Why does Sen. Akaka support Oil drilling in ANWR? Part I
by Bob Schacht, Mon Jun 19, 2006 at 12:18:49 AM EDT
The Alaskan situation is complicated because the Alaska Native Claims Settlement Act (43 USC 1601-1624) -- Public Law 92-203, approved December 18, 1971 (85 Stat. 688) is very different from other Native American settlements. Rather than providing for "reservations" of natural landscapes, it provided for autonomous Village "Corporations." These can join together like a series of chain stores into a "regional corporation," like the Arctic Slope Regional Corp (ASRC) [http://www.asrc.com/], if they want to. The members of such a Corporation are described not as "citizens" but as "shareholders," and their leaders are not called governors but "executives." The whole deal was put together by government officials who thought that Alaska Natives should run themselves like small businesses rather than like communities, counties, or states.
By setting up Native corporations instead of Indian reservations, Congress sought to avoid the troubles associated with reservations and their attendant poverty, alcoholism and despair.Of course, this is a false analysis: poverty, alcoholism and despair were not caused by reservations! The proof of this is that Native American communities without any land base are worse off in these respects than those that have reservations. But I digress.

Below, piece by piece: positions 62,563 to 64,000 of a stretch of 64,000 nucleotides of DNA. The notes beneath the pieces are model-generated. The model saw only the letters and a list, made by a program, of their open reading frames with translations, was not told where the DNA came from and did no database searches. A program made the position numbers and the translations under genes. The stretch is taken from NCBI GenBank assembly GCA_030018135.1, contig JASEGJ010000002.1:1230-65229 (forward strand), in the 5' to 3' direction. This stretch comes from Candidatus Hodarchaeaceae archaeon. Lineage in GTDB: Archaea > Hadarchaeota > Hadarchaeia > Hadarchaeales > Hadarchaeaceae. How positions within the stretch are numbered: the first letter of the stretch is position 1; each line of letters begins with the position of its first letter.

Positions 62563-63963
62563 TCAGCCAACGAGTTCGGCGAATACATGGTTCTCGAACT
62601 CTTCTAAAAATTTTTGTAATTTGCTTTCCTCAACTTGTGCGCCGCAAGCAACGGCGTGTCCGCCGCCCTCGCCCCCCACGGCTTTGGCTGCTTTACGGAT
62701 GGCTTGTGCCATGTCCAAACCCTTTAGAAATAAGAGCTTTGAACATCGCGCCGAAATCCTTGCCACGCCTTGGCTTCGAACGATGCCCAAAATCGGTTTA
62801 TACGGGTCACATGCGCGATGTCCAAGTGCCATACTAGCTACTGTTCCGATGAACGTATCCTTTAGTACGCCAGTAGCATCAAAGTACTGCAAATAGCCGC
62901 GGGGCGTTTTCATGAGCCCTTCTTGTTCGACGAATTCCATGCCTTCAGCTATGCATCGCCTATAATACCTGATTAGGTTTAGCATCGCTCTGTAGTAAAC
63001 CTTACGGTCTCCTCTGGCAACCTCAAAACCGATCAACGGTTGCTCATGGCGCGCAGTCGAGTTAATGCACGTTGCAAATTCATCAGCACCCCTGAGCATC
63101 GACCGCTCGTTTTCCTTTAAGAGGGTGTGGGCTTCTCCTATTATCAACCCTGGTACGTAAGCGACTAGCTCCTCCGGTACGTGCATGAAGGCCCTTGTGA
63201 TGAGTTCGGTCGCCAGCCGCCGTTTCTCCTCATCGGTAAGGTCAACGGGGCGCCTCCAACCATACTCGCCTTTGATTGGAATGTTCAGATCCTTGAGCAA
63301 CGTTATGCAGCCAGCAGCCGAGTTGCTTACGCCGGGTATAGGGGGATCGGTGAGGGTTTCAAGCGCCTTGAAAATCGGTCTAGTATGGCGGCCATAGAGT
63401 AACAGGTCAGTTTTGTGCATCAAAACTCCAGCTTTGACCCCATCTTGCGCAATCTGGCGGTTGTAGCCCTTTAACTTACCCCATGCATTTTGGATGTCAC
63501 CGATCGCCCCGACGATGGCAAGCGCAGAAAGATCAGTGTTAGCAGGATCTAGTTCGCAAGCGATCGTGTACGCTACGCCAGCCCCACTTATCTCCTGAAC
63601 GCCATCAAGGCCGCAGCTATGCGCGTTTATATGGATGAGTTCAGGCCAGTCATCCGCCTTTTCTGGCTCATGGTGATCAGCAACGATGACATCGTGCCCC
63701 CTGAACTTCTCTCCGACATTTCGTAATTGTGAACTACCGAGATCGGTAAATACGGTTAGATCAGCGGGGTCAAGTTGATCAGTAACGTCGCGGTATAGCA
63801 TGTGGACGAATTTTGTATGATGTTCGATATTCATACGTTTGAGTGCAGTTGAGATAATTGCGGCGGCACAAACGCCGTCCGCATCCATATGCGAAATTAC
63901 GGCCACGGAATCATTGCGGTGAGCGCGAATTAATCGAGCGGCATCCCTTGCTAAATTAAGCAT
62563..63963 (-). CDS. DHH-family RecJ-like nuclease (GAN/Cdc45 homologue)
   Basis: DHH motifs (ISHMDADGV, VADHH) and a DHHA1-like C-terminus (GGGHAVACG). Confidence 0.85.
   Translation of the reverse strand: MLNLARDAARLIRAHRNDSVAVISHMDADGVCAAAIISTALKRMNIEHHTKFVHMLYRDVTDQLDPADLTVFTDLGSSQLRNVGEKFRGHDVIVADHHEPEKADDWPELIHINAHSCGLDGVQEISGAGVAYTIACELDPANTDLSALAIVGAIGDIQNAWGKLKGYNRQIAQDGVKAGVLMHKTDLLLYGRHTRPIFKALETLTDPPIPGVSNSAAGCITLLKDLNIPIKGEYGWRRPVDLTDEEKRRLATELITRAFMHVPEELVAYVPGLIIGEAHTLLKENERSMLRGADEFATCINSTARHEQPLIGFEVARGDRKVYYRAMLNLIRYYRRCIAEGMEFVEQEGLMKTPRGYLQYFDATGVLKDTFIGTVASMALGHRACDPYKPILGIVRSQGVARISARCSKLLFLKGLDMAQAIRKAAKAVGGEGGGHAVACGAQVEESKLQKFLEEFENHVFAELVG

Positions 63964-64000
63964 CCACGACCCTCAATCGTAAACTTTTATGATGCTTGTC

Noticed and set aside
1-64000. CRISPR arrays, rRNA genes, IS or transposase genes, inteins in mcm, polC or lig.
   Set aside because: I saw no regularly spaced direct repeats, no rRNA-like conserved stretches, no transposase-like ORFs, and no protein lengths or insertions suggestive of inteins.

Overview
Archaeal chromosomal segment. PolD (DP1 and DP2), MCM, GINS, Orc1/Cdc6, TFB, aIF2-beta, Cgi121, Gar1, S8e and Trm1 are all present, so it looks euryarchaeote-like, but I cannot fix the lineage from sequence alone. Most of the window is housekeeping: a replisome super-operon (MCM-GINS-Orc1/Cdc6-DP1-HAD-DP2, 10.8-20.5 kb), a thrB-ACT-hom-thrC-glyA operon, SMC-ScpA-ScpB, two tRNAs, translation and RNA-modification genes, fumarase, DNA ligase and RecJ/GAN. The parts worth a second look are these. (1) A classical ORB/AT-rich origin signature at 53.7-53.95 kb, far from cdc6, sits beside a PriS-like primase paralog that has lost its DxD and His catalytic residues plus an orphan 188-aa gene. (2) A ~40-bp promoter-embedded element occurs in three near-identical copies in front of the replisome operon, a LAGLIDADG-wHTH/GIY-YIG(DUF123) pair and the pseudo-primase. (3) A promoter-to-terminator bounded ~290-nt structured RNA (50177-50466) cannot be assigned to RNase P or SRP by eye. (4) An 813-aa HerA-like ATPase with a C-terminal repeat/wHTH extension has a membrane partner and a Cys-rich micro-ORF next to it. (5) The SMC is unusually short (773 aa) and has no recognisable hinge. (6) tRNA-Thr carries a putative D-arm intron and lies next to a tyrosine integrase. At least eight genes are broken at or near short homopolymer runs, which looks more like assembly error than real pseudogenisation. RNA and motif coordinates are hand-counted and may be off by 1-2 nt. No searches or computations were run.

( Hunter/gatherers to capitalists, 1999 )
This alien "capitalist" form of government was imposed on isolated Arctic hunting and fishing communities a mere 35 years ago. The Native population of Alaska was not enthusiastic about this idea ["Corporations are not tribes!" by Patricia Wade. Indian Country Today, Posted: April 22, 2003.] An assessment conducted in 1998 [http://www.alaskabyship.com/between/] found that urban Natives have done relatively well, but rural Natives have fared poorly - and the village where the drilling would take place certainly qualifies as rural!
[To be continued]